Does the use of ordered values of subregional change in cartilage thickness improve the detection of disease progression in longitudinal studies of osteoarthritis?

Authors

  • Robert J. Buck,

    Corresponding author
    1. Pfizer Global Research and Development, New London, Connecticut, and StatAnswers Consulting LLC, San Diego, California
    • StatAnswers Consulting LLC, 5392 Renaissance Avenue, San Diego, CA 92122
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  • Bradley T. Wyman,

    1. Pfizer Global Research and Development, New London, Connecticut
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    • Drs. Wyman and Hellio Le Graverand own stock and/or hold stock options in Pfizer, Inc.

  • Marie-pierre hellio Le Graverand,

    1. Pfizer Global Research and Development, New London, Connecticut
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    • Drs. Wyman and Hellio Le Graverand own stock and/or hold stock options in Pfizer, Inc.

  • Martin Hudelmaier,

    1. Institute of Anatomy & Musculoskeletal Research, Paracelsus Medical University, Salzburg, Austria
    2. Chondrometrics GmbH, Ainring, Germany
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  • Wolfgang Wirth,

    1. Chondrometrics GmbH, Ainring, Germany
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  • Felix Eckstein,

    1. Institute of Anatomy & Musculoskeletal Research, Paracelsus Medical University, Salzburg, Austria
    2. Chondrometrics GmbH, Ainring, Germany
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    • Dr. Eckstein has received consultant fees, speaking fees, and/or honoraria (less than $10,000 each) from Novo Nordisk, Inc., BioSyntech, Novartis, and Wyeth, and (more than $10,000) from Pfizer, Inc. and Merck, and owns stock and/or holds stock options in Chondrometrics GmbH.

  • A9001140 Investigators


Abstract

Objective

To propose a novel strategy for more efficiently measuring changes in cartilage thickness in osteoarthritis (OA) using magnetic resonance imaging, and to hypothesize that determining the magnitude of thickness change independent of the anatomic location provides improved discrimination between healthy subjects and OA participants longitudinally.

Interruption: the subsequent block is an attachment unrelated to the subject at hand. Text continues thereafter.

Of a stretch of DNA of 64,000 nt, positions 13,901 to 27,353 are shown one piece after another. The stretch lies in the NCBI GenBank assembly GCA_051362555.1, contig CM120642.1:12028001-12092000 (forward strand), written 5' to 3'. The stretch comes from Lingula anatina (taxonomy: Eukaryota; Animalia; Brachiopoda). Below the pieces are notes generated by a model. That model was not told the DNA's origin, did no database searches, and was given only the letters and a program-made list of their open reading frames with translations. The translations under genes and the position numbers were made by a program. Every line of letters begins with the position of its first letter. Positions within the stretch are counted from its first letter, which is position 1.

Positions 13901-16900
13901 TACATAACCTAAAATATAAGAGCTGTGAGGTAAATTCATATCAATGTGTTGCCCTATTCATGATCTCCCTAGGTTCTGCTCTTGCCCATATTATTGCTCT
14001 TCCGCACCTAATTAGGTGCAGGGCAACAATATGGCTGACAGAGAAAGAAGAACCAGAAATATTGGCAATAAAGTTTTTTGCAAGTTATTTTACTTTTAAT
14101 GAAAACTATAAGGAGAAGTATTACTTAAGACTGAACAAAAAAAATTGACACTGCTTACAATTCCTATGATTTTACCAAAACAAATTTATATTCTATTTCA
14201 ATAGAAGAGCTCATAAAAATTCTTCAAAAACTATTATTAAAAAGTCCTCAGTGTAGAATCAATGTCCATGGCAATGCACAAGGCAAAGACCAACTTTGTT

Methods

A total of 148 women were imaged; 90 were Kellgren/Lawrence (K/L) grade 0, 30 were K/L grade 2, and 28 were K/L grade 3. Magnetic resonance images (3T) were acquired at baseline and at 24 months. Changes in femorotibial cartilage thickness were determined in 5 tibial and 3 femoral medial and lateral subregions, respectively (conventional approach). The new strategy provided ordered values of subregional change in each compartment, ranked according to the direction and magnitude of change.

Results

Using the new ordered values approach, the minimal P value for the differences in 2-year change in medial cartilage thickness of K/L grade 3 and K/L grade 0 participants was 0.001 (Wilcoxon test), with 4 ordered medial subregions differing significantly between both groups. With the conventional approach, only 1 medial subregion differed significantly between K/L grade 3 and K/L grade 0 (P = 0.037). Cartilage thickening was significantly greater in K/L grade 2 versus K/L grade 0 participants in 1 medial subregion using the conventional approach (P = 0.016), and in 2 medial subregions (minimal P = 0.007) using the ordered values approach.

Conclusion

The novel ordered values approach is more sensitive in detecting cartilage thinning in K/L grade 3 and cartilage thickening in K/L grade 2 versus K/L grade 0 participants. The new method may be particularly useful in the context of other comparisons, e.g., a group treated with a disease-modifying OA drug versus one treated with a placebo.

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